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Smith v. City of Little Rock

Supreme Court of Arkansas
648 S.W.2d 454 (1983)


Facts

The Little Rock City Board of Directors (the Board) (defendants) voted to change the zoning classification of a parcel of land located in a residential neighborhood. The prior zoning classification of the property had been for single family and quiet office use. The new zoning classification was for general commercial use, for the purpose of allowing a Wendy’s restaurant to be built there. The surrounding properties on the block were residential. The owners of the surrounding properties (plaintiffs) sued in chancery court to have the rezoning set aside. The plaintiffs presented evidence that their neighborhood was largely residential and that a Wendy’s would have detrimental effects, including increased traffic, noise, litter, odor, and bright lights at night. They testified they had relied on the residential zoning of the neighborhood when they made improvements to their properties. The plaintiffs further argued the rezoning was inconsistent with the applicable guide for land-use decisions in the city. Additionally, the plaintiffs argued the rezoning would be spot zoning and therefore inherently arbitrary. Spot zoning is singling out a particular property by rezoning it for use inconsistent with its prior use and the predominant use of neighboring properties. Jerry Speece, the zoning administrator for the city, testified that there were already businesses further down the street from the rezoned property, as well as within six blocks east and three blocks west of the property. Speece stated that because of these other businesses in the vicinity, the rezoning was not spot zoning. Additionally, Speece asserted the traffic on the street of the property was below capacity. Speece further testified that the guide for land-use decisions was merely advisory, and the rezoning was in any case not inconsistent with the guide. The chancellor, holding there was a presumption the Board acted in a reasonable manner and the plaintiffs had failed to meet their burden of showing the Board acted arbitrarily and capriciously, denied the plaintiffs’ petition. The plaintiffs appealed to the Supreme Court of Arkansas.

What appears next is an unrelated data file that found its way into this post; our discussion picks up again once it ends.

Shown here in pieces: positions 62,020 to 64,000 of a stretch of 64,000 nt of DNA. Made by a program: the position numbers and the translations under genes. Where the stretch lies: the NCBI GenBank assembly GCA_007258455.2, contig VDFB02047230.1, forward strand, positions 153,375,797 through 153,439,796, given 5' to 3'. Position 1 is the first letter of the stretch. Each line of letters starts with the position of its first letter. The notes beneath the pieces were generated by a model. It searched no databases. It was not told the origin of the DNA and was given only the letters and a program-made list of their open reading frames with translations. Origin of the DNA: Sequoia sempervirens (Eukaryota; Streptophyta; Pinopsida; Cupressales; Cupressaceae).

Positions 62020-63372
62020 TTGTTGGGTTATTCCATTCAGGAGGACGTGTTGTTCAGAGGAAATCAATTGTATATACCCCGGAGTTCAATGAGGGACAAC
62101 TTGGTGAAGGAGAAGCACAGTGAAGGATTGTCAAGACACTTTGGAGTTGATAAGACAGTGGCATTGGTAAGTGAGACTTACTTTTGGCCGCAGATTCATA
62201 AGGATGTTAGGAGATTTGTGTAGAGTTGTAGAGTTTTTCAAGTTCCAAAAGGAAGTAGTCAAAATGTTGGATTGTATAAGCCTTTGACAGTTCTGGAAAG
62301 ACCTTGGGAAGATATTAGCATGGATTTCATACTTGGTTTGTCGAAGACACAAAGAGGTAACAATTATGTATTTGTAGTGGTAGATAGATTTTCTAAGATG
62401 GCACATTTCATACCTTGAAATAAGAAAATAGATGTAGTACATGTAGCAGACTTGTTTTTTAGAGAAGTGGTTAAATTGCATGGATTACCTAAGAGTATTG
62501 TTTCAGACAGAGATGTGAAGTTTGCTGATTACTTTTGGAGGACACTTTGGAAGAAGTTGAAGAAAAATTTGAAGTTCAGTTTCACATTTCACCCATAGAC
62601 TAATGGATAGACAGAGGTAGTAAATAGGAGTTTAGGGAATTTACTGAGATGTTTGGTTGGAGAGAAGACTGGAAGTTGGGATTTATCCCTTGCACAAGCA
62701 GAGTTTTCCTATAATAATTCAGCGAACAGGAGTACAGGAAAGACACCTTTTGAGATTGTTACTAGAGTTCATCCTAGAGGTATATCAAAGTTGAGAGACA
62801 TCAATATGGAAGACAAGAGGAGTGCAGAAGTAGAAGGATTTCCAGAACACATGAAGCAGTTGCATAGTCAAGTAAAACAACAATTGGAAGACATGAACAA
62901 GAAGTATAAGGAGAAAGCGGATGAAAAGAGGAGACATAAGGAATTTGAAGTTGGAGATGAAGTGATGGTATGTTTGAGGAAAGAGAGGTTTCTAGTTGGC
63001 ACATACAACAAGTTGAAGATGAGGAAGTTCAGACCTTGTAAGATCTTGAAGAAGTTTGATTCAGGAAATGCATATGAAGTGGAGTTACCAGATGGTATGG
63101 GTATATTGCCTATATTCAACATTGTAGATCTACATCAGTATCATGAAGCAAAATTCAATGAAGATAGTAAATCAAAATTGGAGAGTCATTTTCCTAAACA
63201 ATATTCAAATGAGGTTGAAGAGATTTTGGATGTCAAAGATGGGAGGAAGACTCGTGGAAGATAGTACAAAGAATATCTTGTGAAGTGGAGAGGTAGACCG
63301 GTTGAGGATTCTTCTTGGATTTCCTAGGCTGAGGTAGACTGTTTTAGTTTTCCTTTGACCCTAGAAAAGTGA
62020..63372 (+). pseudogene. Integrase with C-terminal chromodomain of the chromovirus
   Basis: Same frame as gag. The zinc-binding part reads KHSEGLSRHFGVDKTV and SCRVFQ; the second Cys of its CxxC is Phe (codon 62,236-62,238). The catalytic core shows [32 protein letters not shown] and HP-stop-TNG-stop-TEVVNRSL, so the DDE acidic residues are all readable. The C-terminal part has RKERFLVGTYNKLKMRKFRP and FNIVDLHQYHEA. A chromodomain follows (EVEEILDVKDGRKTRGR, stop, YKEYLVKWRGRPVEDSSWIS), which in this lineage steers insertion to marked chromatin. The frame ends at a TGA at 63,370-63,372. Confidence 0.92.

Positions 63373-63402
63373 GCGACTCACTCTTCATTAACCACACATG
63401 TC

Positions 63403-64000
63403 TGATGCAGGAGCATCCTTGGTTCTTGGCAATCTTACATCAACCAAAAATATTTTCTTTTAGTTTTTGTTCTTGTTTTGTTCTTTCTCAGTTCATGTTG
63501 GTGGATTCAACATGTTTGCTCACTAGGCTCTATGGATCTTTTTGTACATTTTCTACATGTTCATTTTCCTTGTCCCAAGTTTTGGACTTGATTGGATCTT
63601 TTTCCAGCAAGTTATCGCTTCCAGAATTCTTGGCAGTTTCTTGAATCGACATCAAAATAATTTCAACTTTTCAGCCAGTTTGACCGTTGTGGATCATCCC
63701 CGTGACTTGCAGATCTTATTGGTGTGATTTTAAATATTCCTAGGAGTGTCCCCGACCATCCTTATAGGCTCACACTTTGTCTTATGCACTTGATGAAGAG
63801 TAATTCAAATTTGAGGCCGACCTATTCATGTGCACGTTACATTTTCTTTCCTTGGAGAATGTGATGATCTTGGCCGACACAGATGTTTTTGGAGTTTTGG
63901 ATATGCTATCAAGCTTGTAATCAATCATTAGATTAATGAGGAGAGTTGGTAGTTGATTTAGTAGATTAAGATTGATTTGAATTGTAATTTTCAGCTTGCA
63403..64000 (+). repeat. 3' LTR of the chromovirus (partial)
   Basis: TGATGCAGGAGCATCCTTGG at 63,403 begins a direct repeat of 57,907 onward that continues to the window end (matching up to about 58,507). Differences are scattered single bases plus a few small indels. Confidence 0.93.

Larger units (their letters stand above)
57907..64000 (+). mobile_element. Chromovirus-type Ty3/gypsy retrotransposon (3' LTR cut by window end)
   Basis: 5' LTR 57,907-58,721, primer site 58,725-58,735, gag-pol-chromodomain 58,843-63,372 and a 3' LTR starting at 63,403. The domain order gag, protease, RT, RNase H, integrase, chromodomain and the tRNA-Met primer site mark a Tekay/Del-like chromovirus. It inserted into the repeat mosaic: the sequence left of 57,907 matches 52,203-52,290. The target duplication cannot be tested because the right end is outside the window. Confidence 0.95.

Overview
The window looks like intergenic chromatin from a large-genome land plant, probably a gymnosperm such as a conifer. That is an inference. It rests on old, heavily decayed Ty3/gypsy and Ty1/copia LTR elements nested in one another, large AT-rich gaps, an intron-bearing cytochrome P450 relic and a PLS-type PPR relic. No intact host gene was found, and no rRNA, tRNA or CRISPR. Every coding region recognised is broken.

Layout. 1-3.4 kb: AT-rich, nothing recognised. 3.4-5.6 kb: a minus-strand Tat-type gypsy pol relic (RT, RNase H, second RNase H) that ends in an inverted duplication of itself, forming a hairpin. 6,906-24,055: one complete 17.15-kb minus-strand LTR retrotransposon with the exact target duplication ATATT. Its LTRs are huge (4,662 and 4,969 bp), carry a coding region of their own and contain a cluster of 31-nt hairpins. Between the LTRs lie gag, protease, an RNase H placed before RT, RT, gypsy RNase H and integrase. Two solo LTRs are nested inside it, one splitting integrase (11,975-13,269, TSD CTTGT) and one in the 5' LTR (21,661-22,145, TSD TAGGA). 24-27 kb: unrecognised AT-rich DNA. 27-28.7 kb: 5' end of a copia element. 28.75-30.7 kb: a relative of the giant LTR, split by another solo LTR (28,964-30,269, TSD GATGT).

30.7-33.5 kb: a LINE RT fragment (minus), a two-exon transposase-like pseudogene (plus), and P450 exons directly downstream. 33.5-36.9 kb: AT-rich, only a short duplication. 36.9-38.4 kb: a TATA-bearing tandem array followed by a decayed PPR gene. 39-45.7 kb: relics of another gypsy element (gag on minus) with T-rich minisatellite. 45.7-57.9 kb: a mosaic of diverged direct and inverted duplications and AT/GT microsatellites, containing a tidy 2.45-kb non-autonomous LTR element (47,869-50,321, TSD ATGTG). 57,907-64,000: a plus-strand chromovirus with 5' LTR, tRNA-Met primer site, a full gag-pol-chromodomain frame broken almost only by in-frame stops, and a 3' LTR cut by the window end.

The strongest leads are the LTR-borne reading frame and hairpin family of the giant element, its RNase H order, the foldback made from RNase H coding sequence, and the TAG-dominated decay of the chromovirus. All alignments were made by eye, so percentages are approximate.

Rule of Law

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Issue

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Holding and Reasoning (Holt, J.)

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Dissent (Hickman, J.)

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